Cherokee Indian Hospital said goodbye to Patty Grant, a behavior health consultant who retired with 19 years of service to the Tribe and the hospital, on Oct. 20.
“God has blessed me in so many ways,” Grant said. “To have this opportunity to work here at home with my own community, I just hope that I didn’t disappoint Him.”
After graduating from Nazarene University in Oklahoma with a bachelors’ of arts degree, she received certification as a substance abuse counselor and returned to Cherokee in 1993 to work at the Unity Treatment Center. After six years, she received a full scholarship to the School of Social Work at Washington University in St. Louis, Mo., graduating in the spring and started working with the Eastern Band of Cherokee Indians in 2001.
Grant remembers when Analenisgi was located in a small wing at the Tsali Care Center with a staff of 17, and she watched how the program services had expanded and saw how mental health and substance abuse gained significance within the Tribe. “I’ve always believed that the Analenisgi staff and services are heads and shoulders above other mental health programs in the state and even in Indian Country. We continue to look forward to the Snowbird residential treatment center and other services that are in the works.”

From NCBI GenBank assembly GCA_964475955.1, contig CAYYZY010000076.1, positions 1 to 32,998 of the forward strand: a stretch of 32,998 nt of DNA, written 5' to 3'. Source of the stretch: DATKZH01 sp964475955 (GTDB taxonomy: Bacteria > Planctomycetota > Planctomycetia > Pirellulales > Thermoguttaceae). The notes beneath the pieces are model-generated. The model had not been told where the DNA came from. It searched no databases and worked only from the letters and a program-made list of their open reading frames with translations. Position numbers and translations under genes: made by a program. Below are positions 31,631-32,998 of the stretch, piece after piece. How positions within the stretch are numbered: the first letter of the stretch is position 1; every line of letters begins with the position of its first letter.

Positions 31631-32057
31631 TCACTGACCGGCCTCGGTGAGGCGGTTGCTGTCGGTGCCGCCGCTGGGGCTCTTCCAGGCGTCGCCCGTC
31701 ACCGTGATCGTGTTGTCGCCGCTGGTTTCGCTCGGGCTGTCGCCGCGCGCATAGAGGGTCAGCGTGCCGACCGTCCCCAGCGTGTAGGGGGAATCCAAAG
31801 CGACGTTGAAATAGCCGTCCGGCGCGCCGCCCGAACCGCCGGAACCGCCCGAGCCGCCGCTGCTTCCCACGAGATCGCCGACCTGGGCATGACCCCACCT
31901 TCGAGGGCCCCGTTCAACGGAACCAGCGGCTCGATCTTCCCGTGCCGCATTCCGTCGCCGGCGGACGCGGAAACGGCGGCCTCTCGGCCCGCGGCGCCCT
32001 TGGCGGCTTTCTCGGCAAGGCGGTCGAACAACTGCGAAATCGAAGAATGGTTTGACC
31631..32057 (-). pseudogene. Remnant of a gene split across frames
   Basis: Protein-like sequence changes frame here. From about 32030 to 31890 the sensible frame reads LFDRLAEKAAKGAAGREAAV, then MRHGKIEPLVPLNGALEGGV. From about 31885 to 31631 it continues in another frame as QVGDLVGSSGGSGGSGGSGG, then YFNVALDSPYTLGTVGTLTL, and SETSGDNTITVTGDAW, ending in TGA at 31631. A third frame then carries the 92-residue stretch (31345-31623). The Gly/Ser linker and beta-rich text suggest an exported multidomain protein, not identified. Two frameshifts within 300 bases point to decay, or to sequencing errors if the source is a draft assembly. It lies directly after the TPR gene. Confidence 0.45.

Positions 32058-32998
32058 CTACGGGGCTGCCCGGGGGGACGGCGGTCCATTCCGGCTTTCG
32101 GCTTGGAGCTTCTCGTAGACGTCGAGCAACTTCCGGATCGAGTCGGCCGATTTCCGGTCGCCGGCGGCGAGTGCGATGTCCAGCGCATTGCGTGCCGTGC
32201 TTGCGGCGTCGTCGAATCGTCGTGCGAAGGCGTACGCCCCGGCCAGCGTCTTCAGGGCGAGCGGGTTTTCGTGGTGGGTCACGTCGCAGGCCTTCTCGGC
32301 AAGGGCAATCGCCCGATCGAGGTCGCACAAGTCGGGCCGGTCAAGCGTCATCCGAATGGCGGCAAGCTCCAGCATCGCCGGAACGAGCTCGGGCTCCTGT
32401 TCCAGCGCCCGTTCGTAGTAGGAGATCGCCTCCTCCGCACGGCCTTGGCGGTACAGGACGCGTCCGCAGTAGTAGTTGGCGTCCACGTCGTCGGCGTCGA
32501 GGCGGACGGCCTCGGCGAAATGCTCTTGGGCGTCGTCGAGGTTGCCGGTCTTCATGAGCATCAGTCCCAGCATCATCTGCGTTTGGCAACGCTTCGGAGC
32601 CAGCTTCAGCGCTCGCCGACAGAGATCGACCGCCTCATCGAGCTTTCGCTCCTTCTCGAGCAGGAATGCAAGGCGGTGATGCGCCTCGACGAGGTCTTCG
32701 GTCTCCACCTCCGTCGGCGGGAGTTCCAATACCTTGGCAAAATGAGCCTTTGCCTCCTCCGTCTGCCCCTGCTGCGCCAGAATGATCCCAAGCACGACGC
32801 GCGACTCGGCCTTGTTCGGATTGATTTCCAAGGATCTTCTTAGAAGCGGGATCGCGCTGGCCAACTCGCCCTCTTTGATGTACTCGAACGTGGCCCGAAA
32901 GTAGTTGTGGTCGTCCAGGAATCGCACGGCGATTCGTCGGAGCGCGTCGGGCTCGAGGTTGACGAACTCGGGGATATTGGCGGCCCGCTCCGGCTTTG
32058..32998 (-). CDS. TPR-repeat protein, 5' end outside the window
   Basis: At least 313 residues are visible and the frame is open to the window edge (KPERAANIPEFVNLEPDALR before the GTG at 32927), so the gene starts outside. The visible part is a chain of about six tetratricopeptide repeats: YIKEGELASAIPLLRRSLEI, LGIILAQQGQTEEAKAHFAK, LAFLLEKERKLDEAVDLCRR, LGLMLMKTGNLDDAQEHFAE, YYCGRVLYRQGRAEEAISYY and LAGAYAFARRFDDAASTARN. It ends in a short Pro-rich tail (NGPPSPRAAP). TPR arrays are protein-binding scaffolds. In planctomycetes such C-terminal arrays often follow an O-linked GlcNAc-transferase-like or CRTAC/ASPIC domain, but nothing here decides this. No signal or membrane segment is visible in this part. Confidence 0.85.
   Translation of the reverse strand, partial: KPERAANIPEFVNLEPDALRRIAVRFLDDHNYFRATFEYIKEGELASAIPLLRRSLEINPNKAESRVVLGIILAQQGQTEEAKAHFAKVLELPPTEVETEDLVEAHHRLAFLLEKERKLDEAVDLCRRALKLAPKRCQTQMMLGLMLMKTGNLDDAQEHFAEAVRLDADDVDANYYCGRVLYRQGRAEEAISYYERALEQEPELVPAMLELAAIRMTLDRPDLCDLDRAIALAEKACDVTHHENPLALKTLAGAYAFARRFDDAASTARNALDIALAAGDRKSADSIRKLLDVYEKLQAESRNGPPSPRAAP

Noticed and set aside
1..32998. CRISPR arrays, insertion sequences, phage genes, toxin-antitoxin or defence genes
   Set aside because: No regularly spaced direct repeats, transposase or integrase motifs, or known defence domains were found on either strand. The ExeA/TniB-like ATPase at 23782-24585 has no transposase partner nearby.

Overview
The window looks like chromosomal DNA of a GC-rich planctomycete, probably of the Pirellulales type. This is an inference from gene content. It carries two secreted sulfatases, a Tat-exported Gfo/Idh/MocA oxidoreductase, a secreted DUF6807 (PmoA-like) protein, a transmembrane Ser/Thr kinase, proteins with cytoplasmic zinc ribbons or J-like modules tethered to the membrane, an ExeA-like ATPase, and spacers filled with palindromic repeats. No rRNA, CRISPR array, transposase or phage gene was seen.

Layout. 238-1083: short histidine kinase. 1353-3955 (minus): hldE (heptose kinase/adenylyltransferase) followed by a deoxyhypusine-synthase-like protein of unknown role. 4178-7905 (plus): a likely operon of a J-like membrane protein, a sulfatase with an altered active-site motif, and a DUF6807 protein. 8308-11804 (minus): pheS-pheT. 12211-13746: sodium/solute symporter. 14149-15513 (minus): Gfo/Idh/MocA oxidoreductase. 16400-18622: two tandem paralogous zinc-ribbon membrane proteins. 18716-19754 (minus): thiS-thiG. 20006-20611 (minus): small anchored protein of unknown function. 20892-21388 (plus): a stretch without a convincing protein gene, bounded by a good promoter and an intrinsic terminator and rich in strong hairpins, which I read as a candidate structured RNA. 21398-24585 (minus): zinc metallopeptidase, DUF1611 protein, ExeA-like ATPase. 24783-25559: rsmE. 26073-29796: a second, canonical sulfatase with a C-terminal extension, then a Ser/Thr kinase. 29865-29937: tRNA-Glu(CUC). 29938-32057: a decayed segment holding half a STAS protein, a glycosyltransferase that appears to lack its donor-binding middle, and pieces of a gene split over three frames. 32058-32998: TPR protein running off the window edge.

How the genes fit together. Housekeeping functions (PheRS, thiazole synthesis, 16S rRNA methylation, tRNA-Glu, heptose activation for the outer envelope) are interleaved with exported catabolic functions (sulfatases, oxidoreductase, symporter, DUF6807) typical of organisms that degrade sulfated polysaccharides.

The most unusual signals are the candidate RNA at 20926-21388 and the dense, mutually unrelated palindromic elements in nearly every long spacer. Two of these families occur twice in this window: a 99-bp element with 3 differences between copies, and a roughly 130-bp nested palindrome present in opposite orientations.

With change also comes new leadership, “I have great faith in Freida Saylor, who just recently became the new clinical director of Behavior Health,” said Grant. “I know Frieda has worked hard growing up in this community. She continued to set her goals and followed her dreams to realization and that is empowering for others.”
Grant also gives credit to Doug Trantham and his staff for coming on board when they did to help build and develop program services, which she calls a dream come true for the Tribe.
“I want to say thank you to Dr. Michael Toedt, Vickie Bradley, Susan Leadingfox, Casey Cooper and others who have been instrumental in my professional success. I am thankful for them and their support was very important to me,” she said. “Thank you to Tribal Council and the CIH Governing Board for putting substance abuse and mental health as a priority. It has been such a long needed service and I cannot thank them enough.”
Reflecting back on this chapter in her story, Grant offered advice to those who are just starting their career in social work, “One of my former social work professors, Eunice McDowell, once said ‘the better you know yourself, the better social worker you’ll be.’ I took that to mean if we have not resolved issues in our own lives it will be difficult for us to be effective with those we work with.”
Looking toward the future, her plans include spending time with her husband. “We are going to fishing first,” she said with smile, “and, then hopefully we can do some traveling.”
– Cherokee Indian Hospital